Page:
Going through Google Japan Images it would appear that about 50% of Japanese police cars do say “Police” in English characters.

Personal guess would be that the prevalence of American TV shows and movies has lead to it seeming like a police car doesn’t look like a police car without it saying “Police” and any foreigners will also recognize it even if the colors and patterns of the police vehicle doesn’t match what they have back home.

I noticed this when my wife and I saw the movie “Tell No One” about a week ago. (Yes, it finally made it to these parts!) Earlier in the movie a character is wearing a shirt that says “Gendarmerie”, but later during a chase scene the word “Police” could be plainly seen on police cars and a few guys in jackets running around. I wondered at the time if “Police” was for the benefit of us English-speaking folks or if they really use the word.

Lots of places in Asia use “Police” or some variant thereof, often in addition to the local language, often on riot gear:

Indonesia: Polisi
Philippines: Pulis
Malaysia: Polis
Singapore: Police
Thailand: Police
Vietnam: Police
Cambodia: Police
China: Police
Korea: Police
India: Police
Pakistan: Police
Sri Lanka: Police
Bangladesh: Police

I read an article about a similar subject in a law enforcement magazine at the courthouse a few weeks ago. There’s a growing trend for vehicles and uniforms identifying law enforcement officers to say “POLICE” prominently on them even when the agency doesn’t have “police” in the title, because the word “police” immediately identifies that person as law enforcement, even to non-english speakers. That’s why a lot of times you’ll see County Sheriff, FBI, U.S. Marshal Service, or what have you with a jacket that reads “POLICE” prominently, followed underneath by a more descriptive “federal agent” or whatever underneath. I wouldn’t be surprised if “police” is something of a lingua franca for “this person is law enforcement.”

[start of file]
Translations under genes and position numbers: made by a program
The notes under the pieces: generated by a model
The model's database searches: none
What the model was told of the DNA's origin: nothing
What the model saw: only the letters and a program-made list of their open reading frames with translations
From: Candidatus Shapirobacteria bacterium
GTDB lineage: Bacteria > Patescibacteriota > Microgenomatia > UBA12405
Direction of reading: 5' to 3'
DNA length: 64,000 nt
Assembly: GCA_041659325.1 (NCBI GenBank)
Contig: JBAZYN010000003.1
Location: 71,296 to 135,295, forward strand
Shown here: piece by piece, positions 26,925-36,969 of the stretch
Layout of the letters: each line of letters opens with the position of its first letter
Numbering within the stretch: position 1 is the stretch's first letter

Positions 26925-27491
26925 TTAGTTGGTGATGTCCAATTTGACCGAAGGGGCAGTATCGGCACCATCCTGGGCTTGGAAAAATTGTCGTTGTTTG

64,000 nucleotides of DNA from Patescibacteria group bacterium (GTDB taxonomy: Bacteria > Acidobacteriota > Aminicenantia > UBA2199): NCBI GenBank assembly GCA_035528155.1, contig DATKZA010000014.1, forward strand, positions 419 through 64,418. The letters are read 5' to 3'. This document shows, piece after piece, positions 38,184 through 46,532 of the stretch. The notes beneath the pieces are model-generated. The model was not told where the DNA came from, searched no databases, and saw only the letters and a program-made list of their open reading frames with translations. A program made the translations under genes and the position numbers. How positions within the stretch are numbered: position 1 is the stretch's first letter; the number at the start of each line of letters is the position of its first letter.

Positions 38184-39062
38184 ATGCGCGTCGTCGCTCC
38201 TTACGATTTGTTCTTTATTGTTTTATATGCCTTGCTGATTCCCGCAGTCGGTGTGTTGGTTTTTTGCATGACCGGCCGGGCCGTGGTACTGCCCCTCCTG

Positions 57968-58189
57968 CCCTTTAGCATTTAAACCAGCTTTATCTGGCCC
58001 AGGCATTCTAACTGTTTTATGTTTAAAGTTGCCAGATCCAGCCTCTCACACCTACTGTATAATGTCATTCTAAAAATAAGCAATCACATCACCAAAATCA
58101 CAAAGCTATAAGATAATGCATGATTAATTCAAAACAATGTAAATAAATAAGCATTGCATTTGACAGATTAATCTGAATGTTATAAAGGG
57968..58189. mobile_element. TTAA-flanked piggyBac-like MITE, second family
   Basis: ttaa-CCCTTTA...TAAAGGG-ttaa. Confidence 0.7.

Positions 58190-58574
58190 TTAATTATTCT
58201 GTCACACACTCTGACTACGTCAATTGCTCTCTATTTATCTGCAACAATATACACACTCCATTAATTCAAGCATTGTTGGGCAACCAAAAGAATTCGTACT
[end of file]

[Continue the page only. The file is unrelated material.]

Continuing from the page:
Not in Hungary, as I mentioned above. See this picture:



The crest on the car’s hood does say “police”, though.

As someone mentioned above, “police” is actually a French word - it also means policy (insurance), and surprisingly - font.
Roughly, Gendarmerie is rural (and military) and Police is urban (and civilian).

A picture in the New York Times today about the riots in Greece clearly shows the police with the word “Police” on their riot gear. So I just had to Google more images of police, this time in Europe:

France: Police (natch!)
Italy: Polizia
Germany: Polizei
Spain: Policia
Portugal: Policia
Poland: Policja
Norway: Politi
Sweden: Polis
Denmark: Politi
Hungary: while the cars may not say it, the badges do indeed say Police
Romania: Politia
Czech Republic: Policie
Croatia: Policija
Turkey: Polis

Countries that use Cyrillic generally only have “Police” in Cyrillic with the notable exception of Serbia.

I like your dedication to the cause TerminusEst :smiley:

Actually its interesting to see all the different police vehicles that are in service in different countries.